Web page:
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Dog Eating Sticks: Vet Reviewed Reasons of this Behavior, Risks & Care Tips

Annaliese Morgan

By Annaliese Morgan

goldendoodle puppy dog chewing on a stick outdoors

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Dr. Ashley Darby Photo

Reviewed & Fact-Checked By

Dr. Ashley Darby

Veterinarian, BVSc

The information is current and up-to-date in accordance with the latest veterinarian research.

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A dog playing with or eating a stick seems like a fitting image. Many dogs love sticks. They are fun and enticing to them, as well as natural, so they seem to smell and taste good to our furry friends as well. It is not uncommon to find your dog playing in the park, only to discover them to be proudly chewing on a stick.

This may appear to be a fun and harmless activity for them to do, and many pet parents let their dogs munch away on them. After all, they are enjoying themselves, so what’s the harm in it? Unfortunately, there is quite a bit of harm that can occur, and letting your dog eat sticks is not a good idea or recommended. Multiple accidents and injuries can occur from dogs eating sticks. The stick being a choking hazard and causing problematic internal or external splinters, for example, are putting your dog at risk.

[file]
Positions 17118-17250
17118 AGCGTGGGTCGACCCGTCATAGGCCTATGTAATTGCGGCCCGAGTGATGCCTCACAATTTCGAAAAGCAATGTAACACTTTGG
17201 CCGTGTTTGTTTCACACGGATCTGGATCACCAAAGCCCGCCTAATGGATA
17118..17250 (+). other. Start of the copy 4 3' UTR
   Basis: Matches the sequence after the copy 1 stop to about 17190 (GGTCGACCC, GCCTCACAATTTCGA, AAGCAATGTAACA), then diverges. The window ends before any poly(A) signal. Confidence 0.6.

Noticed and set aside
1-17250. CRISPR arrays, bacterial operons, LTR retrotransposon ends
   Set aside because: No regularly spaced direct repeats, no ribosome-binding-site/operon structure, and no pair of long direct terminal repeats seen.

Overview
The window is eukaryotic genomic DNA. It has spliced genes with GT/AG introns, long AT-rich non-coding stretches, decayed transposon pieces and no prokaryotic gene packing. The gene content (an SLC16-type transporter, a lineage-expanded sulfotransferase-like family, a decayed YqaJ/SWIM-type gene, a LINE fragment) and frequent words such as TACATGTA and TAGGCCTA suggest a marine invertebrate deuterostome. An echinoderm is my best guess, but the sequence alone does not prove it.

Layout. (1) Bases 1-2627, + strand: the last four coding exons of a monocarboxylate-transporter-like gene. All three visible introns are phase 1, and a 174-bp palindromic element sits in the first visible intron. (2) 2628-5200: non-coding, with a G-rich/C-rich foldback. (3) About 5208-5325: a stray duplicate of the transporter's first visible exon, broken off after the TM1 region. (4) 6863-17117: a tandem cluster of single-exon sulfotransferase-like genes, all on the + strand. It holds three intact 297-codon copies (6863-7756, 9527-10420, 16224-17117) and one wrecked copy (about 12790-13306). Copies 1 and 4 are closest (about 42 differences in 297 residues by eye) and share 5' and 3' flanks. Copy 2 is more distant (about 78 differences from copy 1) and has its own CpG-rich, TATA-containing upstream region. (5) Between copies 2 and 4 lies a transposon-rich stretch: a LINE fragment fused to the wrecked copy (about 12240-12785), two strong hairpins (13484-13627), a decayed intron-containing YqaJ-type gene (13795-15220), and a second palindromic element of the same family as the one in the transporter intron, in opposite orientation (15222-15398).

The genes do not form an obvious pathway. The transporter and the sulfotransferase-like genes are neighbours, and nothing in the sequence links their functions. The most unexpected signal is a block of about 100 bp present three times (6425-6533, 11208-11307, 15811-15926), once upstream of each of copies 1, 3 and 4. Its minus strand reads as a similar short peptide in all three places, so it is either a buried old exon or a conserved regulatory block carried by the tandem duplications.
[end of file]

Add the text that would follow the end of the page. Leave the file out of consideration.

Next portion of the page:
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Why Do Dogs Eat Sticks?

Why are sticks so enticing to dogs? Surely, they don’t smell and taste as good as a Sunday roast or a side of salmon.

The truth is there are indeed several legitimate reasons to explain your dog’s love of eating sticks and twigs. Listed below are the most common reasons, and you might immediately notice the one that fits your dog, or maybe there are a few you relate to.

  • The stick simply tastes and smells good to them. This can be due to either food being dropped or coated on it, unmentionable dog smells they find divine being on the stick’s surface, or other animals’ scents. Even poop from foxes or birds on a stick, for example, is enough to draw a dog in.
  • It is a natural and normal instinct to chew, and they are simply carrying out this behavior.
  • The stick itself or its surrounding leaves can be rotting, making the stick seemingly smell attractive to them.
  • Teething puppies want to chew.
  • A condition called pica. This is the eating of unusual foods and substances; wood and sticks would be examples. This is often a sign of another illness or underlying health condition and will require a quick check by your vet to ensure all is in order.
Big brown brindle dog playing with stick in the river water
Image Credit: Sorrel Ireland, Shutterstock

Is It Safe for a Dog to Chew on a Stick?

While you don’t want to be a killjoy in your dog’s life, unfortunately, it is not safe for them to chew on sticks. Ideally, you need to remove the stick as soon as you notice them eating or playing with it. Try to replace it with a different toy, a game, a treat, or some other distraction to ease their disappointment. What they don’t understand is that you are protecting them from several nasty incidents that can easily result from chewing on and eating sticks. These include but are not limited to: